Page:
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[- Are women the only Stepford Wives?
By amy, Section question corner
Posted on Wed Jun 18th, 2003 at 10:59:34 AM EURODISCORDIA TIME
The New York Times has published this story about the upcoming remake of the 1975 film, The Stepford Wives. But, midway through the article, the writer, Maureen Dowd, makes a sharp left turn and stops discussing the film; instead she asserts that since the original film was made, real life women have largely turned themselves into Stepford Wives.


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This sparked my interest since I often find myself making broad cultural comparisons to Stepford. Sometimes I find entire cities or countries that seem inordinately complacent and obedient. My thinking about Brian's nettime post on fascism in the USA is that in the past 20 years or so, American culture at large has become increasingly docile - since just about the time Ronald Reagan began reducing complex geopolitical issues to the ultra-myopic "Are you better off today than you were four years ago?" However, I've tended to think of this sort of Stepfordization as affecting both sexes.

But, maybe I'm wrong? Is it just women that have become more complacent/docile/obedient in the past 20-25 years? And .. is this trend specific to the US? Or are the poppies blowing farther and wider than that?

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Are women the only Stepford Wives? | 4 comments
[new] 'feminism is dead' rants... (Avg. Score: 3.00 / Raters: 2) (#2)
by jgraham on Fri Jun 20th, 2003 at 08:19:02 AM EURODISCORDIA TIME
(User Info)

ya, it's easy to get sucked into the "is feminism dead?" debate... to quote yet another alternet story:

Faludi also sees the culture of corporate capitalism as having devastating consequences for feminism. In her recent book, "Stiffed," she describes how the predominant values of fame, celebrity and wealth, as transmitted through the media, have created a de-politicized, "ornamental culture." "Where we once lived in a society in which men in particular participated by being useful in public life," she argues in her book, "we are now surrounded by a culture that encourages people to play almost no functional roles, only decorative or consumer ones." Faludi believes that men are now fighting the same commercial forces that women have long fought - and that their sense of disempowerment, or "feminization," is turning them against the feminist goals of equality in the home and the workplace. Without the camaraderie of men, Faludi believes, the society that women envisioned in the 1970s will never come about.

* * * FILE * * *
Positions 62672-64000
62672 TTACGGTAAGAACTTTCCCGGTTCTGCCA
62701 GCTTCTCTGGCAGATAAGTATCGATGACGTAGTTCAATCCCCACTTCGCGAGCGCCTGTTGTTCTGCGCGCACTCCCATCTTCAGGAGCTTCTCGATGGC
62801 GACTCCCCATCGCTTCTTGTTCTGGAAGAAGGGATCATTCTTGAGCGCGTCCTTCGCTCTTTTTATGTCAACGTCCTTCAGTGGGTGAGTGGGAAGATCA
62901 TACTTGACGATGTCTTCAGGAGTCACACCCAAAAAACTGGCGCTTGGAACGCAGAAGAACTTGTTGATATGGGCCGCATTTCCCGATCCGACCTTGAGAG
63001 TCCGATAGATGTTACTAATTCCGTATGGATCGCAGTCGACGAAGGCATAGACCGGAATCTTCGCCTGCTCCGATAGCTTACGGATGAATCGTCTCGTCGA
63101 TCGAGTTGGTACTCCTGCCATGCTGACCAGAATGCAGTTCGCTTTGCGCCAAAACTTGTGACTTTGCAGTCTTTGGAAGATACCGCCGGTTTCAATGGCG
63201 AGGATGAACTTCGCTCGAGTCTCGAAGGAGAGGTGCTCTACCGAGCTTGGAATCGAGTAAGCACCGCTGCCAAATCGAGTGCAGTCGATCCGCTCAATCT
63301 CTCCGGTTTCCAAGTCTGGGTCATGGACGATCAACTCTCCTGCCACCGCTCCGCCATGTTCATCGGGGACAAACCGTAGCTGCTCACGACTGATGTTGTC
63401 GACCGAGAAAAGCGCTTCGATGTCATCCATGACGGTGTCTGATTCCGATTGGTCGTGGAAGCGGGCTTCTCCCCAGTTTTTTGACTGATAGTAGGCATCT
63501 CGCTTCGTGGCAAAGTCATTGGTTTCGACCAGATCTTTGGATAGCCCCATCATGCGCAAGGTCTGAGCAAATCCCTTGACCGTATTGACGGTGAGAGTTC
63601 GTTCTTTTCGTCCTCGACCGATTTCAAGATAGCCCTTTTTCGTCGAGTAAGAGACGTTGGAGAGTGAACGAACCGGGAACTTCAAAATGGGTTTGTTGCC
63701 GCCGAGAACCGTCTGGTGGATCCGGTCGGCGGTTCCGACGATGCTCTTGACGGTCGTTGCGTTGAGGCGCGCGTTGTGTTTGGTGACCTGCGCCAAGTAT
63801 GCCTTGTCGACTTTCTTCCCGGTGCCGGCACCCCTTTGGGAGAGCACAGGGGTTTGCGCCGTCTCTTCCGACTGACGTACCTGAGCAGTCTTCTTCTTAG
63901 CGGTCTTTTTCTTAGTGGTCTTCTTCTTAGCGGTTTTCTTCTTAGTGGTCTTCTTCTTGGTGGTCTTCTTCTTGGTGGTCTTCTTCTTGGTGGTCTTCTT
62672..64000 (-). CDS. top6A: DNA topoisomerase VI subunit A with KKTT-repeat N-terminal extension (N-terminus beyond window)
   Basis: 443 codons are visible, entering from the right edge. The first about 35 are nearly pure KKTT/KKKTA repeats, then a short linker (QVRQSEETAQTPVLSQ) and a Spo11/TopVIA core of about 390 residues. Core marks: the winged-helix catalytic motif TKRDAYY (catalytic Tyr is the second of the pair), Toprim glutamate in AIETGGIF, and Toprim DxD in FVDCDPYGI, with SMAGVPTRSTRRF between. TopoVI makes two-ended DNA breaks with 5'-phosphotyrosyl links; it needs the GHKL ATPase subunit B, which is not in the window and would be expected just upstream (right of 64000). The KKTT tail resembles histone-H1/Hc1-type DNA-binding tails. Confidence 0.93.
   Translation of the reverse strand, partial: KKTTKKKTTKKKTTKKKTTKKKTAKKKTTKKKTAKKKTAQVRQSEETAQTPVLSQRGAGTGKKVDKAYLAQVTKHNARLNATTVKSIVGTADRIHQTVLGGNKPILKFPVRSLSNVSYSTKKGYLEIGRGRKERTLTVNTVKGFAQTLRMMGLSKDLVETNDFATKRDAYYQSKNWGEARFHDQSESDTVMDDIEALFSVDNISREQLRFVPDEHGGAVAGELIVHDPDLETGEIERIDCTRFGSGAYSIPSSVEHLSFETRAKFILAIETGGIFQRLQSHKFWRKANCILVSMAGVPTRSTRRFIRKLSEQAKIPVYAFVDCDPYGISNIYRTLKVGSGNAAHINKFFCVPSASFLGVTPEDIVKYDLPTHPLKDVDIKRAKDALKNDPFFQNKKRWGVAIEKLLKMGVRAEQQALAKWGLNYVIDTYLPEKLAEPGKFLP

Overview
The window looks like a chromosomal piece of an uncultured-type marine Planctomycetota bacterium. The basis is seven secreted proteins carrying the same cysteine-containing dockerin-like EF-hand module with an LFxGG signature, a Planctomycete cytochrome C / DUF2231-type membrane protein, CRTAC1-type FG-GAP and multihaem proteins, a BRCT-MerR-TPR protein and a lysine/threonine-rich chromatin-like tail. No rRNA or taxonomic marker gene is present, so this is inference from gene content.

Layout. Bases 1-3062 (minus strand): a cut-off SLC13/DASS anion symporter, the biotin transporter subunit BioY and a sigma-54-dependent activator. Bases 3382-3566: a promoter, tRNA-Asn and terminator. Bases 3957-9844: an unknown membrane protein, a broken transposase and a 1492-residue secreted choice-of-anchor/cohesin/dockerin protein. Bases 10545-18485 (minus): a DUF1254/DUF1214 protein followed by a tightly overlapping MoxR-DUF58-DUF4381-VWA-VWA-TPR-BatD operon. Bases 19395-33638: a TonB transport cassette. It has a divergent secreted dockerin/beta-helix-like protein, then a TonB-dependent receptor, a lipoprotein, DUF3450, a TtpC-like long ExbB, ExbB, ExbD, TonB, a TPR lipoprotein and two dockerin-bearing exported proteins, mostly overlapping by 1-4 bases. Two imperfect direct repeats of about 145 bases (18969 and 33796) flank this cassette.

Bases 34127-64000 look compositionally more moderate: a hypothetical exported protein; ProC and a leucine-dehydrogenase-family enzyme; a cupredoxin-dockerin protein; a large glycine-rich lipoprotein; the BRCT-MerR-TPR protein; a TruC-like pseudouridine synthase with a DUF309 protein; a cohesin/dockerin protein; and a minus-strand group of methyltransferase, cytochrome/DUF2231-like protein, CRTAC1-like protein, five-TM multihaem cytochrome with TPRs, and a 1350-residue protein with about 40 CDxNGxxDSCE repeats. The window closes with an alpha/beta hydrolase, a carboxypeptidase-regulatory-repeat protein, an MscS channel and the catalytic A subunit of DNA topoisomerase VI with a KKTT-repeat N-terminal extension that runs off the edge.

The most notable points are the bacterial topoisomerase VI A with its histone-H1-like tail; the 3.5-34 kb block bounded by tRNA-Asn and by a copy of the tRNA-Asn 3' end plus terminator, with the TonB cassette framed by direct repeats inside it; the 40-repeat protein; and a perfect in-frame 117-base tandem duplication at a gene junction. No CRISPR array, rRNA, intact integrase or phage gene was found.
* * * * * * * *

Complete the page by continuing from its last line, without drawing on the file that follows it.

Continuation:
Ok, i was with her up through the part where people only play decorative and consumer roles - and that's where i think the whole Stepfordization of culture in the US comes into play. (The article loses me when Faludi gets going with male disempowerment turning them against feminine empowerment and thus thwarting women's feminist efforts. Perhaps if I read the book that wouldn't sound as Martian to me as it currently does.)

Ok, then do we see a direct proportional relationship between the degree of capitalist/materialist influence in a culture and female domesticity? Or - gender neutral domesticity? (If we're all in fact decorations in capitalist society... )

[new] the war on fun (Avg. Score: 3.00 / Raters: 1) (#1)
by Anonymous Stranger on Fri Jun 20th, 2003 at 12:04:06 AM EURODISCORDIA TIME

Alternet has a story about the federal government's war on fun. While the author seems to feel that today's overdone morality stems from governmental and special interest groups, I think it is more broadly based than that, and seeps out of the pores of US culture at large. I don't see this happening in other countries, and seems to have really gotten a foothold since it became possible to smuggle in any and all reactionary policies or mores under the guise of the war on terrorism. Whether it's gender neutral or not depends on your point of view: men and women are both sticking more to "traditional" cultural expectations - which happens to mean docility and domesticity on the part of women, and false airs of independence on the part of men.

Are women the only Stepford Wives? | 4 comments

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